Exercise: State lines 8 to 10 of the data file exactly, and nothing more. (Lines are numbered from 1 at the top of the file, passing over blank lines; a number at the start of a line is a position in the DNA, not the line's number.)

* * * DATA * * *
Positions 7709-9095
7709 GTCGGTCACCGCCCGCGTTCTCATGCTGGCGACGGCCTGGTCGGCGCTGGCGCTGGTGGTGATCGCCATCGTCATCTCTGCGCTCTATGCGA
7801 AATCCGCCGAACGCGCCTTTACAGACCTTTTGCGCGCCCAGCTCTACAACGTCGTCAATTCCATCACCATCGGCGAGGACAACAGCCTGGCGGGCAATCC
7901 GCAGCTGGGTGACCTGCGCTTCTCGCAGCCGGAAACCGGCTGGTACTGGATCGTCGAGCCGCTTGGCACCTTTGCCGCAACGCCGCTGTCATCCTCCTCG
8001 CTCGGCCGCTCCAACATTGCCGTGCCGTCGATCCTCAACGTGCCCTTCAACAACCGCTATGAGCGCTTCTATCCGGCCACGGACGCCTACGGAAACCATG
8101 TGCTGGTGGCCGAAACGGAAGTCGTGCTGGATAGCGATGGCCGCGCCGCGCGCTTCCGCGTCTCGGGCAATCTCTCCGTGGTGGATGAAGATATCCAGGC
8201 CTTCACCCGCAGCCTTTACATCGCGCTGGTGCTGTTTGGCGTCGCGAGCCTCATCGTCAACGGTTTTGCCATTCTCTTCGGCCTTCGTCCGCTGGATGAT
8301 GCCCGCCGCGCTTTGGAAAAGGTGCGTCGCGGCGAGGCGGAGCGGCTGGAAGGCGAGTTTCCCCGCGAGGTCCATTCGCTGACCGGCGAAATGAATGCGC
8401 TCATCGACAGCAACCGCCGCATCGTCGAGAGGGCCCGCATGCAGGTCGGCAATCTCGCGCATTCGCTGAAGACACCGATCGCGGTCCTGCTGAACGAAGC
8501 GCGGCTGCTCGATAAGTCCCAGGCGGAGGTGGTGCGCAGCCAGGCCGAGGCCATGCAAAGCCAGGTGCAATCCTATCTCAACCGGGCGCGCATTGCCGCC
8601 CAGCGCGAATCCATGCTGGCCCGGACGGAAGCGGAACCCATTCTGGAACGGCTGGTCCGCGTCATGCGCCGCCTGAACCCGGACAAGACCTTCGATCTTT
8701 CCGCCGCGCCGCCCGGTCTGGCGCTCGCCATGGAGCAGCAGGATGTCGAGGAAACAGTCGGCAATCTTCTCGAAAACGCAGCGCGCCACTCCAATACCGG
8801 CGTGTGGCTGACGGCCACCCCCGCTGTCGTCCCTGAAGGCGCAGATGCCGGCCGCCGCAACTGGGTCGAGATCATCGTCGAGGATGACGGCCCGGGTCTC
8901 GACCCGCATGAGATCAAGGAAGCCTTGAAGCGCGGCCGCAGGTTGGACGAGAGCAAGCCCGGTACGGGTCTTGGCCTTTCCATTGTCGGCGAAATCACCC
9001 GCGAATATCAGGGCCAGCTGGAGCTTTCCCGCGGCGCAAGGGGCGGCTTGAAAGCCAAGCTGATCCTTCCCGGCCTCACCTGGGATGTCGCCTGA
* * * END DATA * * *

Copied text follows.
8301 GCCCGCCGCGCTTTGGAAAAGGTGCGTCGCGGCGAGGCGGAGCGGCTGGAAGGCGAGTTTCCCCGCGAGGTCCATTCGCTGACCGGCGAAATGAATGCGC
8401 TCATCGACAGCAACCGCCGCATCGTCGAGAGGGCCCGCATGCAGGTCGGCAATCTCGCGCATTCGCTGAAGACACCGATCGCGGTCCTGCTGAACGAAGC
8501 GCGGCTGCTCGATAAGTCCCAGGCGGAGGTGGTGCGCAGCCAGGCCGAGGCCATGCAAAGCCAGGTGCAATCCTATCTCAACCGGGCGCGCATTGCCGCC